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When I lived in Switzerland years ago I had many friends whose first language was not English. Many of them could rock it like it was, though. I would sigh big American sighs as I observed their smooth, easy weave of three or four languages come forth, leaving me in stumbling, single-syllabaic dust. Me, I floundered with foreign language, never quite getting beyond the act of quick translation in my head. But, there were a few rare occasions (usually after I’d been in the country for over three months) when my translation hamster (usually after I’d fed him well) would run the wheel all on his own and I would find myself churning out responses to questions with an immediacy that indicated I was not "thinking" about how to say something before saying it. Impeccable, reverent moments of lang-heaven. And of course it was always an afterthought when it would happen. An astonished me would suddenly realize I hadn’t contemplated a response or a statement, it had just arrived on an express train, inside, free of charge, first class, all by itself. Boo-ya.

My 2008 vows have given me a new fire for accomplishing many dreams. Near the top of the list is a revival of determination to speak French fluently. I’m not sure what this will necessitate but we’re going to find out. I’ve studied French the most and it comes the easiest when I try to speak a different tongue. Italian too maybe, because well, to die not having spoken Italian might be against the law. Spanish would probably be the most relevant, so okay, you’re right, maybe that too. But, what this whole post is actually about is another little language from another little country that has warmed my heart in the past few days.

With Mister Chapman visiting from Brooklyn/South Africa/Swaziland, igniting a swirl of conversations in his path, I have unexpectedly found myself talking about the land of Denmark a great deal, a place he’s traveled extensively. Last night we focused specifically on one very special word: the adjective "hyggelig." According to Berlitz it’s pronounced "hew-ger-li," and you have to make your lips taut and rounded for the first syllable, as if you were sipping from a big straw of air. As a frequently used word, hyggelig possesses a range of meaning and connotations, which makes it difficult to translate. "Hyggelig, hyggelig, hyggelig—hyggelig beer, hyggelig flowers, hyggelig this, hyggelig that. Everything’s hyggelig to the Danes." said MJ when he was telling us about it. MJ is another Dane-traveler; it’s Denmark all over the place right now.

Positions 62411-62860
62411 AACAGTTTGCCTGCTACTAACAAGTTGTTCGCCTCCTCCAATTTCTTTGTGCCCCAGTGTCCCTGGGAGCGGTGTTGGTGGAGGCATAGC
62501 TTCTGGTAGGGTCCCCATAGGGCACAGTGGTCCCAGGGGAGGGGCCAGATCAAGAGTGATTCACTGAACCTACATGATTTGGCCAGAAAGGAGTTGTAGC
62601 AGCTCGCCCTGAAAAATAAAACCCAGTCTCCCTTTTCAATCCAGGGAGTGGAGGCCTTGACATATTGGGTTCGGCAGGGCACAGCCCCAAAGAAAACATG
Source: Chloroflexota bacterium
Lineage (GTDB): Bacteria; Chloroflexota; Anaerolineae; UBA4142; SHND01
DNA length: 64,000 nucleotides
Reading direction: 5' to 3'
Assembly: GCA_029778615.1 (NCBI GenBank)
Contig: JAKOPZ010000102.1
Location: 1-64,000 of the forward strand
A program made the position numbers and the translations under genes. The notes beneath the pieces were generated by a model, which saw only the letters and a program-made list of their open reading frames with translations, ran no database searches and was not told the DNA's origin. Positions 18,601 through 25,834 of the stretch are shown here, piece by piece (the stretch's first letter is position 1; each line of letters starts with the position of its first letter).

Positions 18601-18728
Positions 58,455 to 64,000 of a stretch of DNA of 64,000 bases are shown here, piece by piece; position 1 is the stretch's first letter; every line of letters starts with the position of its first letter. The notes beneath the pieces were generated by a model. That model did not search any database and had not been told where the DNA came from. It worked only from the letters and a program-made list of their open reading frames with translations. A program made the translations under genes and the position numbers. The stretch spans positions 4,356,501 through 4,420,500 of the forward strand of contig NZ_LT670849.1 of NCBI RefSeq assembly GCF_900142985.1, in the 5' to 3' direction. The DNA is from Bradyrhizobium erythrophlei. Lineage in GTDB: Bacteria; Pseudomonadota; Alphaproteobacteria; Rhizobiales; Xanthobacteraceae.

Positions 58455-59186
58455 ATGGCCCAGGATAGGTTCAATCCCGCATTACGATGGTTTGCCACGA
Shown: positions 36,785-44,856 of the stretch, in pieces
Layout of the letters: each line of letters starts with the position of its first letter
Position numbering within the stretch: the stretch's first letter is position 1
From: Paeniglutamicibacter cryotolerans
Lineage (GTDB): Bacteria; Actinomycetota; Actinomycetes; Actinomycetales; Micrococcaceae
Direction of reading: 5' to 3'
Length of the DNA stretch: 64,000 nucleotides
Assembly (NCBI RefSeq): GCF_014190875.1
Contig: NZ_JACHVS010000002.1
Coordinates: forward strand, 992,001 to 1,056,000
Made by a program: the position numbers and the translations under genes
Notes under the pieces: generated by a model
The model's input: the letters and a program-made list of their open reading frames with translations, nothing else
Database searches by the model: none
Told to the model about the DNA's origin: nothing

Hyggelig is not only an adjective that the Danes use constantly, I am told it is actually an entire mindset as well. Loosely translated it means "instantly cozy," "snuggly," "homey." It’s also a way of being, so Danes thank you for the hyggelig day you may have just shared with them, but they will also make a place hyggelig by lighting candles and starting a fire in the winter. I am in love. Not only is the word itself fun to say, I feel an energy inside it too that’s like putting on a pair of  mittens up in the clouds with a Bjork song playing in the background. On brisk days like today, my morning coffee is exactly hyggelig. The newspaper is hyggelig. The sun on the frosty windows. Exactly. You get it.

Really, this post is a church bell. An announcement in the village square. I am bringing hyggelig into my vernacular, guys. I’d like it to roll off my tongue like "totally" rolls off of yours. The translation hamster has been fed. Hyggelig can now start running all on its own. Thus, my job is done here. You’ve been prepped.

Here’s a quick shot of me making Harvey’s new home nice and hyggelig for her birthday:


And a hyggelig dinner with Harvey & MJ:


And two hyggelig folks, AM & DJ Baxter (with the coolest shirt this side of the Ganges!) talking about the size of the surf waves at Maverick’s this weekend.


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[Wrote this yesterday before the power went out for 14 hours]

The clouds are covering my monitor today and it’s helping me not work. Fit for a day like today are the the Great Lake Swimmers (they’re a band). I came across them when I read Aaron Kayce’s Best of 2007 Album Reviews. I find myself continually touched by his musical opinion, and his number one album for last year is no exception. Here’s one song, Changing Colours from the album Ongiara. I have been dancing in flopsy circles to it all morning. Listen below with neat player.